In 2013 Resource Futures led a Technology Strategy Board (TSB) funded study to determine the feasibility of implementing a circular economic business model for Phineas Products Limited. The circular economy, as applied to Phineas Products, involves a system in which products are manufactured in the UK from UK-sourced recycled material, designed to be used and re-used in closed loop cycles, and recycled only when the product has reached the end of its usable lifetime. Phineas’ present business model is linear in nature, in that Phineas’ retail shoe hanger product is supplied with the shoe - both being supplied and distributed from Asia. It served as the baseline against which all financial and environmental costs were compared.
Bristol based Phineas Products Ltd., design, manufacture and distribute a range of plastic shoe hangers and bootclips for some of the UK’s largest clothing and shoe retailers and brands. Phineas’ present business model is predominantly linear in nature where products are manufactured from virgin plastics in China, distributed to the UK, used once and then disposed. Phineas wished to enhance their product sustainability, recognising the importance of transitioning to a more resource efficient, circular economic business model.
We worked with Phineas Products and The University of Warwick, to investigate improving the business model for Phineas Products’ main product line - the stackable shoehanger - examining the feasibility of four innovative business model alternatives using the principles of the circular economy, each with a different life-cycle configuration. These included a closed-loop recycling scenario and three product re-use models. After undertaking economic and environmental analyses, we compared the present business model with each of the alternatives using Life Cycle Carbon Assessment (CO2eq), Life Cycle Costing and Sensitivity Analysis to indicate the potential benefits of implementation of each of the options.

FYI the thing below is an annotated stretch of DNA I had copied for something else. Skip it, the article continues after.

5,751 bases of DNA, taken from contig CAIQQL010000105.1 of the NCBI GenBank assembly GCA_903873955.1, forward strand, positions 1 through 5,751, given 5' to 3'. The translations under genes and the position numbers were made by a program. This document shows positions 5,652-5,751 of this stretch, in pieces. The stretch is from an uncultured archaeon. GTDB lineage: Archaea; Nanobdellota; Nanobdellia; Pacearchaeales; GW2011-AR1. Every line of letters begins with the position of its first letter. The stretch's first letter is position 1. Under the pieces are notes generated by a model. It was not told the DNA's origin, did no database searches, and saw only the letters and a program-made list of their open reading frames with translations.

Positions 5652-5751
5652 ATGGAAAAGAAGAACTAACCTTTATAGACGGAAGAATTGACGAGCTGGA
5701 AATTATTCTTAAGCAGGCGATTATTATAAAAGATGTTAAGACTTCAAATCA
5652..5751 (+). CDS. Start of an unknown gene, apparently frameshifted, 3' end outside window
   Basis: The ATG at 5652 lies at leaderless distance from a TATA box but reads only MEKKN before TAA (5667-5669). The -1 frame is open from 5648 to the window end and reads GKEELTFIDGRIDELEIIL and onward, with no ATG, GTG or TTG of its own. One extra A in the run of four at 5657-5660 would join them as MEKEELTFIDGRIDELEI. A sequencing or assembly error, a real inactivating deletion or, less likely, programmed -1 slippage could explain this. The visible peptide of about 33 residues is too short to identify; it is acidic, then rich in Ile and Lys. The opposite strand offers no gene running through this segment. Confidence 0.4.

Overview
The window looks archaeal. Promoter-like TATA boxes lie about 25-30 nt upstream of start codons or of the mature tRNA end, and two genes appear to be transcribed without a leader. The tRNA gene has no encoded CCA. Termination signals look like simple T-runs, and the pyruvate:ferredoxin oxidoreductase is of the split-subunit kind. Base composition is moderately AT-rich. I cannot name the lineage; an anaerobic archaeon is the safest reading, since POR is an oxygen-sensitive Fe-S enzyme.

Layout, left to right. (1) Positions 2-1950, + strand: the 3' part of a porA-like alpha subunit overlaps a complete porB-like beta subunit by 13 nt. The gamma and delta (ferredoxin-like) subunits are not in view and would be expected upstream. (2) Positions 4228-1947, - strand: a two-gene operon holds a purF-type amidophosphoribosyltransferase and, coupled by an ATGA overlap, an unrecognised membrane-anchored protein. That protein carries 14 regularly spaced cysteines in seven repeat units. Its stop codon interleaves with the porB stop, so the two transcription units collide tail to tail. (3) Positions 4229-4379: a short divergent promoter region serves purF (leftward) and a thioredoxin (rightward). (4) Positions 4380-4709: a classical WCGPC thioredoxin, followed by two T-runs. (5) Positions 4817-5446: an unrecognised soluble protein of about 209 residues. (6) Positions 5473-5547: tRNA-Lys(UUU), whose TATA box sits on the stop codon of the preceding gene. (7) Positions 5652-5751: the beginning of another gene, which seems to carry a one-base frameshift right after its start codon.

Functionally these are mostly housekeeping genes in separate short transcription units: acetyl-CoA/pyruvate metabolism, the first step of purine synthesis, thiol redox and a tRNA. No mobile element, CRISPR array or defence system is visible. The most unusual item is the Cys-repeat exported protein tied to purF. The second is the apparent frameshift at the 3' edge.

Our research identified that reuse systems were associated with significantly less CO2eq per hanger (81% lower) than the baseline model over the product lifecycle. The greatest savings in the reuse models were from the reduced manufacturing burden and raw material production emissions. Smaller gains would also be realised in the product distribution and disposal. The study also found that the reuse models offer the greatest financial savings (40% lower) due to reduced material requirement and reduced distribution costs. Of all the reuse models examined, the model where hangers are manufactured in the UK and sent back to Phineas for quality checking and redistribution provided the best financial performance. We produced a promotional video, summary report and technical report covering the findings of the feasibility study. Phineas will be promoting this work as part of their marketing activity for their new re-shored manufacturing base in Bristol. The data collation for the project helped Phineas to further understand their supply chain costs base, their operational carbon footprint and risks within the business.
The findings of the feasibility study will allow Phineas to make better-informed decisions as to how they develop their long-term business strategy with their clients. The work indicates which of the practicable circular economy business models is most likely to be most efficient and most viable. The company has recently re-shored its manufacturing operation and intends to engage their customers as to which model may be suitable to meet their client requirements.